Malware delivered by Yahoo, Fox, Google ads

Discussion in 'malware problems & news' started by ronjor, Mar 22, 2010.

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  1. ronjor

    ronjor Global Moderator

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    Article
     
  2. Dermot7

    Dermot7 Registered Member

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    Serious and ongoing problem, plus the seemingly exponential increase in, and
    general tolerance/acceptance of advertising, indicate this is hard to eradicate.
    I feel the best most of us can do is use plenty of effective ad and script-blocking software, surf responsibly, and stay informed.
     
  3. acuariano

    acuariano Registered Member

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    and stay sandboxed also.
    those names are not to trust,,and don't forget to eliminate toolbars.
     
  4. G1111

    G1111 Registered Member

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    I like the slogan from the PC Firewall Guide: "The Internet is a hostile network like the wild west without a sheriff!"
     
  5. Moore

    Moore Registered Member

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    Right now there are many sites who have been affected by the recent OpenX Ad server hacks. Those servers are now feeding malware to site visitors on a wide range of sites.

    You can find a lot more details at http://stopmalvertising.com/

    Some sites have responded quickly to this recent attack, other companies like Henley Media have still not taken down their OpenX malware server after it was reported to them days ago, and they are still infecting people.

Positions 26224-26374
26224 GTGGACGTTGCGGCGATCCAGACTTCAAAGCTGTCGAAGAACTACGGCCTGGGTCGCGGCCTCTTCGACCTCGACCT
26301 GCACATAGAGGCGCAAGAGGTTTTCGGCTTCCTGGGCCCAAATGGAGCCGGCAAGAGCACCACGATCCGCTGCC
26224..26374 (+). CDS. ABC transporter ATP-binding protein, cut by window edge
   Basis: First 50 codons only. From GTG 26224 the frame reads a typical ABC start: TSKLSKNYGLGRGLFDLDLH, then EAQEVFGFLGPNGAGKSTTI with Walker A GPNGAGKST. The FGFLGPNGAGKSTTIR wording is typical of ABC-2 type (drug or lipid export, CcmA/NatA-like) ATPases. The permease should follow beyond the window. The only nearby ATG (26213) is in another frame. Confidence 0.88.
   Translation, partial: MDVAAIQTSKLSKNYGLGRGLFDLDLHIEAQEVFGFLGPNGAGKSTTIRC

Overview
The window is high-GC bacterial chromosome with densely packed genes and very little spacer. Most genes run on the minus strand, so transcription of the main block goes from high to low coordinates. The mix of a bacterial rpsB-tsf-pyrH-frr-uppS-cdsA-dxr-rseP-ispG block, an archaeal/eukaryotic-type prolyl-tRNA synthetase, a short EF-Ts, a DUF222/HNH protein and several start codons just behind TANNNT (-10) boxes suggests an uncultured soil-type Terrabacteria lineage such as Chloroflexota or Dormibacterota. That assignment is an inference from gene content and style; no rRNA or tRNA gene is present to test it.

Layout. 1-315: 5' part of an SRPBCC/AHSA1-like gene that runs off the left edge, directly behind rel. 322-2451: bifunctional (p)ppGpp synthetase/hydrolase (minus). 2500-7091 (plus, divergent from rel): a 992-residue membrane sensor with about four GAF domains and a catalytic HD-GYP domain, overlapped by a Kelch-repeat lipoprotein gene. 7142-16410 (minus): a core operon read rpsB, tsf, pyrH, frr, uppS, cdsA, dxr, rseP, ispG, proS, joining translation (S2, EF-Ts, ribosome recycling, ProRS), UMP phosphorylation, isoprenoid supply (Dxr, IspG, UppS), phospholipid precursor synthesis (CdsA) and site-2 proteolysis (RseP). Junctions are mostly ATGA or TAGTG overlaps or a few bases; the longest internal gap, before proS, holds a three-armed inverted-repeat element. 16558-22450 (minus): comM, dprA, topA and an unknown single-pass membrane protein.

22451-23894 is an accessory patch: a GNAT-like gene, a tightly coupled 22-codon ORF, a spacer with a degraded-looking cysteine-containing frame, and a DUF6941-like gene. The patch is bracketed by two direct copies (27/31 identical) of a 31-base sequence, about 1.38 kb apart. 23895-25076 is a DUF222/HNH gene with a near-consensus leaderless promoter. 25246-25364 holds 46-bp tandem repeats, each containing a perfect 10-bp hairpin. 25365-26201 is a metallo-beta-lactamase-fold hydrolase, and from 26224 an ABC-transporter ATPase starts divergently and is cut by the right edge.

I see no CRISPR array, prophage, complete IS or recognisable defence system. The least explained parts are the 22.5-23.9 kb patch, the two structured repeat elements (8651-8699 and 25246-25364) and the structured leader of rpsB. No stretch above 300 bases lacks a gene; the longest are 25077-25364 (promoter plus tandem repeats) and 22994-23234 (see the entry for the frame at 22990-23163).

6. Rmus

    Rmus Exploit Analyst

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    I checked some of the domains listed in stopmalvertising.com and the exploit packs serve up the usual stuff:


    1) exploits against IE

    stats-1.gif

    I notice the person at stopmalvertising.com checking these domains uses the old tried and true ProcessGuard
    to snag these remote code execution exploits. Go ProcessGuard!

    More domains pushing malware through OpenX Ad Server Exploit
    http://stopmalvertising.com/malvert...shing-malware-through-openx-ad-server-exploit

    The only reason this exploit code runs is that Javascript is required, and Scripting is enabled on my IE. From the code:

    Code:
    script>
    function JR34_5cK(BPQE8HKp5Al, NR_h8y_5U___1x)
    ....
    
    2) Adobe PDF exploits against any browser

    The PDF file loaded but the exploit code did not trigger anything against my version of the Acrobat Reader.
    Wepawet shows the exploit to be an old one from 2007:

    Code:
    Adobe Collab overflow	Multiple Adobe Reader and Acrobat buffer overflows	CVE-2007-5659
    The only reason the PDF file loaded is because I had scripting and plugins enabled to test.

    stats-pdf.gif

    Using Opera with scripting enabled per site nullifies the exploit because it is a redirect via i-frame, as the stopmalvertising.com analysis shows.

    This means that even if I have scripting enabled on a legitimate site that serves up the malicious advertisement, the cybercriminal's site to which I'm redirected will not, of course, have scripting enabled. Hence, no exploit runs.

    stats-2.gif

    Another requirement for the PDF exploit to work is that plugins must be enabled for the PDF file to load into the browser window. Otherwise, you get a download prompt,as I do here when I access that domain again, this time with Plugins disabled and the browser configured to prompt, thus exposing the trick:

    stats-3.gif

    By the way, the trojan JS: Prontexi mentioned in the cnet.com article was discussed here last month:

    Ads poisoning – JS: Prontexi
    https://www.wilderssecurity.com/showthread.php?t=265818

    Of course, malvertising goes back even further, if you've followed Sandi Hardmier's blogs at spywaresucks.com

    http://msmvps.com/blogs/spywaresucks/archive/tags/Malvertizing/default.aspx

    so there is really nothing new here.

    ----
    rich
     
    Last edited: Mar 23, 2010
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